On reported strong voter turnout, Wrightsville Beach Aldermen Henry “Hank” Miller, III won re-election on Tuesday while town planning board chair Ken Dull won the second of two seats up for election.
Miller won 466 votes, while Dull captured 456 through early voting and ballots cast today at the Fran Russ Recreation Center. Publisher Pat Bradford took 186 votes, while former legislative aide Pat Prince won 148 votes and realtor Sounia Nejad Chaney won 98 votes. Also on the ballot was Wrightsville Beach Mayor Bill Blair, who ran unopposed. Dull captures the seat vacated by Aldermen Lisa Weeks, who did not run for re-election and said she had encouraged Dull to run for the seat.
Candidates at the polling location at the town’s municipal complex today reported strong turnout for the five-candidate race. Compared with 2015, where no candidates were challenged thus resulting in turnout of less than 250, at least 679 voters cast ballots in the Wrightsville Beach precinct this year.
For Dull, who has several years experience as an appointee on boards in New Hanover County, Wilmington and Wrightsville Beach, the campaign was his first for public office, adding that he enjoyed the experience of running for office.
“I got to know a lot of folks that I didn’t know,” Dull said. “It’s helped give me a well-rounded view of what’s happening on the beach.”
Both Dull and Miller said that the voters they spoke with generally supported the direction of the town, but wanted attention paid to a few key issues facing the board.
“We’ve done a good job on taxes, we’re always going to do that,” Miller said. “People were pretty happy with what the present board has done and I was running to continue that work.”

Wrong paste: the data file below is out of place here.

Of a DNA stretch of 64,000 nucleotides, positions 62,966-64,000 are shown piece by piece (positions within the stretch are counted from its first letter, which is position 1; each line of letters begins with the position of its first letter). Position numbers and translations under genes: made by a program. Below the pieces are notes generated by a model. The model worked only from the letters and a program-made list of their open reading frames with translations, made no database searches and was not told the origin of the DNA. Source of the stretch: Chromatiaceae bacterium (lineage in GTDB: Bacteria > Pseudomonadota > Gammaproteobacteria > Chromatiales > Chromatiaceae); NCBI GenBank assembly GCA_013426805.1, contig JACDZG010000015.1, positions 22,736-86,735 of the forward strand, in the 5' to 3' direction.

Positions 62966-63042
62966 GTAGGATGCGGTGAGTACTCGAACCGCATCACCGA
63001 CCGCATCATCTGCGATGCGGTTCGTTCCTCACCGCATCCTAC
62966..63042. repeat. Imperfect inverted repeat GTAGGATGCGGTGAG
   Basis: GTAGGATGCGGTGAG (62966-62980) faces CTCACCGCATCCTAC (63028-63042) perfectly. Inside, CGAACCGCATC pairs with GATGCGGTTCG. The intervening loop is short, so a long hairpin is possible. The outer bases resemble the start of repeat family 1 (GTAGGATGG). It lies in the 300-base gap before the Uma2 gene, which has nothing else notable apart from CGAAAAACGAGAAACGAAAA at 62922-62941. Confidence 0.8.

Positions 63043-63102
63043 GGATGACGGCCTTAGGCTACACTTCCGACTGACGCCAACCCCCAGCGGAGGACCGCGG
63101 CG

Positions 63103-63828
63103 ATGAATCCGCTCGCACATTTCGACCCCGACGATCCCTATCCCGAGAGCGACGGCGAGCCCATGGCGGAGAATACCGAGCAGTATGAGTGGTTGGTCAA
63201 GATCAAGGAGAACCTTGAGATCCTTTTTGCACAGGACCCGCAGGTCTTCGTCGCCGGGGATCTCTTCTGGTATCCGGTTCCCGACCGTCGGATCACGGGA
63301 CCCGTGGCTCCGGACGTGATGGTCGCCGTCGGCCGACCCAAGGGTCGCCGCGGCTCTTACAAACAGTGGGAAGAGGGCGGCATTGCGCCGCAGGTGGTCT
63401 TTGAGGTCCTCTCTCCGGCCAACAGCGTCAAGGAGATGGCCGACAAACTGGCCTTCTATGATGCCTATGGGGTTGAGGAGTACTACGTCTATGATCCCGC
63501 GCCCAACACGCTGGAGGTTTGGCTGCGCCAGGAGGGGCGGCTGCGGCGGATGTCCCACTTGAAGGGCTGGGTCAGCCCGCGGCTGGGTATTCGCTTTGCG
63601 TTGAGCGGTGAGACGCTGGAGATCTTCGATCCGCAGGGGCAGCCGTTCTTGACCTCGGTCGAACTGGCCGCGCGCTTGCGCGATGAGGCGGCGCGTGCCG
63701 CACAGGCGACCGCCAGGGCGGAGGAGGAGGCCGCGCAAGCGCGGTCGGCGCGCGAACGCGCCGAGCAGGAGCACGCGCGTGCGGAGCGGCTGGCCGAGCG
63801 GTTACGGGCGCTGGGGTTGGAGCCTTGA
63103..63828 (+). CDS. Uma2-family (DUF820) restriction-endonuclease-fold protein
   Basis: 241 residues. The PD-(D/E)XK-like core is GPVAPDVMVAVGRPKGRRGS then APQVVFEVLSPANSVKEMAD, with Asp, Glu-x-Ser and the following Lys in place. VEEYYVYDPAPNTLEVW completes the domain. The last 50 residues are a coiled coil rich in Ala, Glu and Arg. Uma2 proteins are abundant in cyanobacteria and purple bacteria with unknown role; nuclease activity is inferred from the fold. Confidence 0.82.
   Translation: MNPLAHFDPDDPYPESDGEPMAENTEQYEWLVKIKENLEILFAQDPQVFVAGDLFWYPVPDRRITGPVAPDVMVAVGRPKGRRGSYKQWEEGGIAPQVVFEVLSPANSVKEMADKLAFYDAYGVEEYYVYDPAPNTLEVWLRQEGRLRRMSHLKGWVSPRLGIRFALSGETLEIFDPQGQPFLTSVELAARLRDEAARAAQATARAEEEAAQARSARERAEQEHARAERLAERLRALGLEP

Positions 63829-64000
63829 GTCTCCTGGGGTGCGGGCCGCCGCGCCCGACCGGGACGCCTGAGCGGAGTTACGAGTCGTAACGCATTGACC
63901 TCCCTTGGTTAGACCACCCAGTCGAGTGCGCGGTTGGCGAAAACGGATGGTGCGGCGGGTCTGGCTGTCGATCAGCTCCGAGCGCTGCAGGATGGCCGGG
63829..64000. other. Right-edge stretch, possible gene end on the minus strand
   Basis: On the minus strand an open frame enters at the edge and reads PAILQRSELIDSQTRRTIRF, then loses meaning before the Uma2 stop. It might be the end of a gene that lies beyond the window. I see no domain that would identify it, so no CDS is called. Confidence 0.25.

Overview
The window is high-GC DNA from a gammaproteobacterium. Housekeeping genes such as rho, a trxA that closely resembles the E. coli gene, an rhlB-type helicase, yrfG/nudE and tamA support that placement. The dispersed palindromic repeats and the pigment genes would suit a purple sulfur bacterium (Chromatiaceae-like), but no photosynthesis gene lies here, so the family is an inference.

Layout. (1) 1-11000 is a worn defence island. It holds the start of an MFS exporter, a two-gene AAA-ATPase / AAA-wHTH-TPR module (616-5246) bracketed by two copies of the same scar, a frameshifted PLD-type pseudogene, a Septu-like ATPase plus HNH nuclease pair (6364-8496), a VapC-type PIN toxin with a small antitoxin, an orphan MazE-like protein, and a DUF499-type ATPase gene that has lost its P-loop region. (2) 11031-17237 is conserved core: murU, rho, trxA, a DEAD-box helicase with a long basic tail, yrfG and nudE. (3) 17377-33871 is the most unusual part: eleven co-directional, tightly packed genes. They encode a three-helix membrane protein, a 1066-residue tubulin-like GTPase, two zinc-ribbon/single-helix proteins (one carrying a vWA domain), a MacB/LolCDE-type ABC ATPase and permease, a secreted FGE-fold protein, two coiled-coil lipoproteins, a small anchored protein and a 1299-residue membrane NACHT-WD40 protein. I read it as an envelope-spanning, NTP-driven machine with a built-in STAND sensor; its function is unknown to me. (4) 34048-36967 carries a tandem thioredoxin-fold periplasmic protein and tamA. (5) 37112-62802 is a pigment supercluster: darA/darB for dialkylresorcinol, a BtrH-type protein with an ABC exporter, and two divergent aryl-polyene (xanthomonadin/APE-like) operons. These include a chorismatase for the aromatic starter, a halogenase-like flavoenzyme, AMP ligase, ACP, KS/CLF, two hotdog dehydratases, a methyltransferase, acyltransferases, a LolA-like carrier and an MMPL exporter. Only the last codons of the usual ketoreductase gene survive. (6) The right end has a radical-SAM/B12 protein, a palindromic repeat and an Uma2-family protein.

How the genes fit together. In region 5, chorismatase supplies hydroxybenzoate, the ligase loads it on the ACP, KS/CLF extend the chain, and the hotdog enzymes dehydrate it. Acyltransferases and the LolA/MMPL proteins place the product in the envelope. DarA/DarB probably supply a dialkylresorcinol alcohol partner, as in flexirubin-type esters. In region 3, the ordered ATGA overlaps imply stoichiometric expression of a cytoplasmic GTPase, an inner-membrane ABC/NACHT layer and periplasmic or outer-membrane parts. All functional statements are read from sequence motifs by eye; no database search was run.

One issue that the newly elected board members will face will be how to improve the town’s aging water and sewer system. Another will be to secure sustainable funding for beach renourishment projects.
Dull, the president of McKinley Building Corporation, said several voters said they believed his background in engineering would help when it came to finding solutions on the town’s aging system.
“They said they believe that drinking water is so important and that I had the best experience to help in that direction,” Dull said.
All candidates said they saw strong turnout at the polling location. Even Blair, running unopposed, spent much of the day at the polling location with the other candidates.
“I met a lot of people I had never met before,” Blair said. I think whether opposed or not, you owe it to the constituents to present yourself so they know who you are.”
The turnout was similar to the last competitive cycle for the board of aldermen in 2013, where 675 voters came out. Miller captured 396 votes and Weeks earned 373 votes to earn seats on the board. However, the 2013 cycle was also much closer, as candidates Bill Sisson and Andy Hall were within 110 votes of Miller.